Week 6, Food

Watch: Black Gold and The Future of Food: Sustainability and Security

Read: Chapter Eight, Food; “Bioterrorism and Chocolate” blog post.

Do: Complete the online quiz by 11:59 pm on Thursday

Do your first discussion post by Wednesday at 11:59, and respond to another student by Friday at 11:59.

 

Week 7, Health

Watch: TED Talks: “Hans Rosling on HIV” and Wide Angle: H5N1

Read: Chapter Eight, Food.

Do: Complete the online quiz by 11:59 pm on Thursday

Do your first discussion post by Wednesday at 11:59, and respond to another student by Friday at 11:59.

 

Week 8, Energy

Watch: “Meet the Frackers: Energy Independence or Environmental Nightmare” and “Nuclear Aftershocks.” A transcript of “Meet the Frackers” is available here.

Read: Chapter Ten, Energy

Do: Complete the online quiz by 11:59 pm on Thursday

Do your first discussion post by Wednesday at 11:59, and respond to another student by Friday at 11:59.

 

Week 9, Environment

Watch: Cod Comeback and Sticky and TED Talk: Stewart Brand: the Dawn of Deextinction

Read: Chapter Eleven, Environment

Do: Complete the online quiz by 11:59 pm on Thursday

Do your first discussion post by Wednesday at 11:59, and respond to another student by Friday at 11:59.

 

Week 10, Careers and International Travel

Watch: No videos this week.

Read: Chapters Twelve and Thirteen: Where to go from here and Conclusion.

Do: Complete the online quiz by 11:59 pm on Thursday

Do your first discussion post by Wednesday at 11:59, and respond to another student by Friday at 11:59.

 

There is no final exam in this class. No assignments are due after week ten of this class.

 

Frequently Asked Questions:

 

I just completed my weekly quiz, but it shows a score of zero. Why is that?

The weekly quizzes are not graded automatically. You will see a “zero” grade until I have graded the quizzes. The quizzes will always be graded by Tuesday at 5pm of the following week, or you will have a message from me to let you know otherwise.

 

How do I see the feedback on my quiz submissions, or check that it submitted properly?

Please go to Activities at the top of your D2L screen and click on quizzes. You will then click on the drop down menu next to the quiz and go to submissions. That will bring up a screen that will bring up all of your attempts and my written feedback. You should do this every week so that you can track your progress, make sure that the quiz submitted properly, and read feedback before the next quiz. But if you only want to see your grade, you can click on the “update alert” icon to the left of your name on the top bar (the icon looks like a paper with a thumbtack in it), which will display your grade.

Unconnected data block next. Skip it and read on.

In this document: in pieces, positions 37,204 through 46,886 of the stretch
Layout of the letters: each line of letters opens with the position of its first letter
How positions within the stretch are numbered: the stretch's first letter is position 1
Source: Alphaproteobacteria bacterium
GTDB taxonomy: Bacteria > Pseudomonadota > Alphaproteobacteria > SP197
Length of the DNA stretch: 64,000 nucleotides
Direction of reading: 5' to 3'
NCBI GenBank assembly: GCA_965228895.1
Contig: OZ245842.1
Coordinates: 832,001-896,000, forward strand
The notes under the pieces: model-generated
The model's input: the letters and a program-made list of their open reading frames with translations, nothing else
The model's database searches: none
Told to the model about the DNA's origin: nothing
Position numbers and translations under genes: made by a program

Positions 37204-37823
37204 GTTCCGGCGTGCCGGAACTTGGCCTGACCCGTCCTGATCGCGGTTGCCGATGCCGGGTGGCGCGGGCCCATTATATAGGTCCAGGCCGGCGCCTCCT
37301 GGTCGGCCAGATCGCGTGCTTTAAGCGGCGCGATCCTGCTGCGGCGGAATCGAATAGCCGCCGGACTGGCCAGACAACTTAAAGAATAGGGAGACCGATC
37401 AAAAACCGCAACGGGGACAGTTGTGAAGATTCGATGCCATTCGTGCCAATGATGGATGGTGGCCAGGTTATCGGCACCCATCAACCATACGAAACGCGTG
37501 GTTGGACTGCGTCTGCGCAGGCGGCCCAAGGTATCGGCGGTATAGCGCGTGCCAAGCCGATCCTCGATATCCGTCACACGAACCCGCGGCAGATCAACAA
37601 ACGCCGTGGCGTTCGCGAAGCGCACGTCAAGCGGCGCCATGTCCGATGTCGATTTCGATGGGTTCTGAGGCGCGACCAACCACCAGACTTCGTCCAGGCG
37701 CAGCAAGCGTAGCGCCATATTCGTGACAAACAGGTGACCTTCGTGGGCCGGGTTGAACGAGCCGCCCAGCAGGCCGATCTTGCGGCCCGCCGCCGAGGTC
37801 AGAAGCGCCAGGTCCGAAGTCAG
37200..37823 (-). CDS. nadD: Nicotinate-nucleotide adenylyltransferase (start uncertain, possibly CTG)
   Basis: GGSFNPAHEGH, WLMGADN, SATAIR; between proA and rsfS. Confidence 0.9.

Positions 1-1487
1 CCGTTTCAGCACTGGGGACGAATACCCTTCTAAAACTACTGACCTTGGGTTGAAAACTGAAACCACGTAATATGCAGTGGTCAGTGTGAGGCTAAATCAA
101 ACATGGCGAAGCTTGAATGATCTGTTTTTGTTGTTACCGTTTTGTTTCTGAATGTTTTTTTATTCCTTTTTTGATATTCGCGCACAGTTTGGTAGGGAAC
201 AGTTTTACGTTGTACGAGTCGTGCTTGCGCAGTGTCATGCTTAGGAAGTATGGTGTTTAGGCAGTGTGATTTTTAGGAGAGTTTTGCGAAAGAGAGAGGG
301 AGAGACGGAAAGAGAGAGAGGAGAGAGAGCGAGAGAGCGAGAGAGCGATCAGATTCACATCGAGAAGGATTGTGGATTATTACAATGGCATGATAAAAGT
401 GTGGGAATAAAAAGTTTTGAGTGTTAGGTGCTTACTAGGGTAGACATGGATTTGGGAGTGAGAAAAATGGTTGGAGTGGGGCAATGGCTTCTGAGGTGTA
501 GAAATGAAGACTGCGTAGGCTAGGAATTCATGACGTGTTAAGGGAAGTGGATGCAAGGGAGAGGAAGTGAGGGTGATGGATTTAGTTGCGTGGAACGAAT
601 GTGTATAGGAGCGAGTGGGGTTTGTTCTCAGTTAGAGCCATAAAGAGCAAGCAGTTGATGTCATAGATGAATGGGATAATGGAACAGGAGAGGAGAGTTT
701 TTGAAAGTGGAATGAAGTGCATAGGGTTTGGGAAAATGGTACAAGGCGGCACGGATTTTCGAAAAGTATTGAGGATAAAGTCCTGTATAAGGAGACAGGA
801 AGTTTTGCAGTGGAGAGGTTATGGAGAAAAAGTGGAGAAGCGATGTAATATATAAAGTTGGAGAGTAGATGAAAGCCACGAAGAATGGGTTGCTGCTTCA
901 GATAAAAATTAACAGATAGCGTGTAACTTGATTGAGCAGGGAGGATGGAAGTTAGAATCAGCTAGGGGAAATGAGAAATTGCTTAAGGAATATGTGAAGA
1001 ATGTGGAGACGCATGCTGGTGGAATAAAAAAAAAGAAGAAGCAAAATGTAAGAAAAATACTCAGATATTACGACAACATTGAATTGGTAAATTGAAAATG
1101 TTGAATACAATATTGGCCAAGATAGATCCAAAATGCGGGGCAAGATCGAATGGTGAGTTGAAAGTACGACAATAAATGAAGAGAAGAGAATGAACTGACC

Learning Outcomes for International Studies Majors

 

Majors will acquire knowledge of techniques and materials that enhance development of intercultural competence and enhance ability to tolerate cultural ambiguity.

 

Majors will acquire knowledge of the origins and development of international relations and the role of international organizations in the conduct of international relations.

 

Majors will acquire a critical understanding of the historical origins of the nation-state and its role in international studies.

 

Majors will acquire a critical understanding of the concepts of colonialism, post-colonialism, nationalism, and other major ideologies and structures that shape international relationships.

 

Majors will apply knowledge of diverse cultural frames of reference, and alternate perspectives of race, gender, sexuality, class and ethnicity, to think critically and solve problems related to the development and conduct of international relations.

 

Majors will apply knowledge to evaluate U.S. foreign policy within the context of international relations.

 

Majors will acquire a solid understanding of the cultures, societies, histories and traditions within one major world region.

 

Majors will attain third-year level proficiency in a second language related to their region of focus and apply language skills and knowledge of another culture to extend access to information, experiences, and inter-cultural understanding.

 

Majors will understand their own culture in a global and comparative context and appreciate cultural differences.

 

Majors will develop an inter-disciplinary/comparative framework of critical inquiry regarding global issues through participation in a range of adviser-approved courses across PSU programs and units.